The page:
That endurance is also at 20C IIRC. Room temperature. Which isn't a terribly bad metric to use, but the warmer the environment, the faster bit rot occurs. And it plummets quickly. At 40C, which is hot, but no worse than storage in a tropical/equatorial environment might be (or a heat wave where I live) that 1 year, might be more like a month or two. Now I usually don't store my SSDs sitting outside, but my cold storage drive likely varies in temp from about 18C to about 24C through out the year.

    I am sure plenty of people have even more varied temperatures.

    And that is for MLC flash JEDEC standard is 1 year of endurance at max P/E. IIRC TLC it is 9 months. I don't know what the standard is for QLC (I assume even worse).

    Now a QLC drive that might only ever see a handful of P/E cycles and used for cold storage might still be okay if you are putting it online a handful of times a year for an hour or two to back things up, let it run some refresh routines and putting it back in storage. Still not a good choice for archival (which implies more of a write once, read once/many where it might be offline for years).

    If the write and read speed can be improved some I'd consider QLC to replace my RAID array, but I'd probably still want to do a RAID array. I don't typically need good IOPS on it, as its file storage. Not app launching and not small files. Photos, video, music, applications (installers), etc. My current 2x3TB RAID0 setup can push around 360MB/sec max and around 210MB/sec min on the inner tracks. From what I've seen QLC drives around in the 350MB/sec read range and about 50-70MB/sec writes. Now with SLC caching that write speed is drastically increased, for relatively small amounts of writes (yes, I'd consider 10-15GB as a small amount of writes). If it was more like 50-60GB of SLC writes I might consider it.

    That said, even then, I don't know that I would. About once a year I manage to bork something bad enough I am restoring the RAID array in my desktop or in my server (so far never had to restore both from my cold storage USB drive). Slowing down to 70MB/sec would be pretty painful when right now it can chug along at 235MB/sec of my 2x1GbE link speed. Even with two QLC drives in RAID0...that's about 140MB/sec is a lot slower than what I have going on now (reads would be fine and easily exceed 5GbE with a pair of QLC drives in RAID 0). That said, TLC NAND is coming down in prices steadily too. That does have the performance that I'd probably consider a nicer TLC drive to replace my RAID0 HDD array, or at worst a pair of TLC drives in RAID0 to keep write performance beyond the SLC buffer high.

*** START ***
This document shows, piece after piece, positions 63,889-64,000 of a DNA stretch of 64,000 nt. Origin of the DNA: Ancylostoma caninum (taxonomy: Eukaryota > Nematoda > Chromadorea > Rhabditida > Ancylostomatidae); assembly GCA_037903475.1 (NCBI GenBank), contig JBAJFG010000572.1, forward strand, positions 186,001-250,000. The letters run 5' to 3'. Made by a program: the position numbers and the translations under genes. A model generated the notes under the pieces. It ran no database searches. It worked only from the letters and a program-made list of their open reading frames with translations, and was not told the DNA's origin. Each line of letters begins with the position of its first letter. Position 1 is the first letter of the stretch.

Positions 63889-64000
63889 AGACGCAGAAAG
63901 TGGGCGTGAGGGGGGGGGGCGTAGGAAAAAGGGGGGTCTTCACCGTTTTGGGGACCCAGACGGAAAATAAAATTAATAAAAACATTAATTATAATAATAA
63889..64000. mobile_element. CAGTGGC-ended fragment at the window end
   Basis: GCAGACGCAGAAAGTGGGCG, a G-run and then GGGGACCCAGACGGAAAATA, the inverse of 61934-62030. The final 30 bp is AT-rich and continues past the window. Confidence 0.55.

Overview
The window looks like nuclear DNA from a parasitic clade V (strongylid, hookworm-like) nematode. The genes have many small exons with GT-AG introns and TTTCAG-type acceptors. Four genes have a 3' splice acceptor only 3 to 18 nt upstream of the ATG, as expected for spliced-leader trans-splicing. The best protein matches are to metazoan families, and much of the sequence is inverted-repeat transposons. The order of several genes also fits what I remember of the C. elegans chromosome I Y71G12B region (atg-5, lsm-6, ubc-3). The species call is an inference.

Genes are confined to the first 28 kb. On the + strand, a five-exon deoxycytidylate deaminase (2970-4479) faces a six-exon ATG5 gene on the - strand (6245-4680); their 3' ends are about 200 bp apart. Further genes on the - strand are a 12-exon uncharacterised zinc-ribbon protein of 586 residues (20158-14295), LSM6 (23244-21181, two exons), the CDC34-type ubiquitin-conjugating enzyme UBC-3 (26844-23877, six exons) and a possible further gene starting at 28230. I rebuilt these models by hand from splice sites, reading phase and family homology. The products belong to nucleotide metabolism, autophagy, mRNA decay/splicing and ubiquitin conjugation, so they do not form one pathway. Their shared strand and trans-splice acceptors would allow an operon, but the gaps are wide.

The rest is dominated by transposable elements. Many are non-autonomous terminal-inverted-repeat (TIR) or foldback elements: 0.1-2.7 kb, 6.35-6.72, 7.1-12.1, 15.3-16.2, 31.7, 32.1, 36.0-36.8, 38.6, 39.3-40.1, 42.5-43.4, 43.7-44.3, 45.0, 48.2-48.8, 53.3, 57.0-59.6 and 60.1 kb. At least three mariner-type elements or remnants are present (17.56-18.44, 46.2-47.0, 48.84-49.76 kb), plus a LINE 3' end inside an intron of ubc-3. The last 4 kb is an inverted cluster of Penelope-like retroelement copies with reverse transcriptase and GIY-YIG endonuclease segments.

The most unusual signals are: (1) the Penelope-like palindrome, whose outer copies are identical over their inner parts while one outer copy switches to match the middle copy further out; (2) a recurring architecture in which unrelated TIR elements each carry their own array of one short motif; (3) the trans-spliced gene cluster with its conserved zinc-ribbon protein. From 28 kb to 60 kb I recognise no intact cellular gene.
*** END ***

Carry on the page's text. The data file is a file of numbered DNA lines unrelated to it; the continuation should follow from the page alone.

• npz - Friday, November 1, 2019 - link

    > even more nonsensical than the arguments i heard for why optical drives are here to stay

    Optical media IS here to stay. There's nothing more reliable for archiving than good optical media. As mentioned already. SSDs inherently have a cold storage problem --and no, the controller can't deal with that once in few months because it won't be plugged in or powered on!
  • npz - Friday, November 1, 2019 - link

    Even Amazon uses special hard drives, not SSDs for their Glacier storage class Reply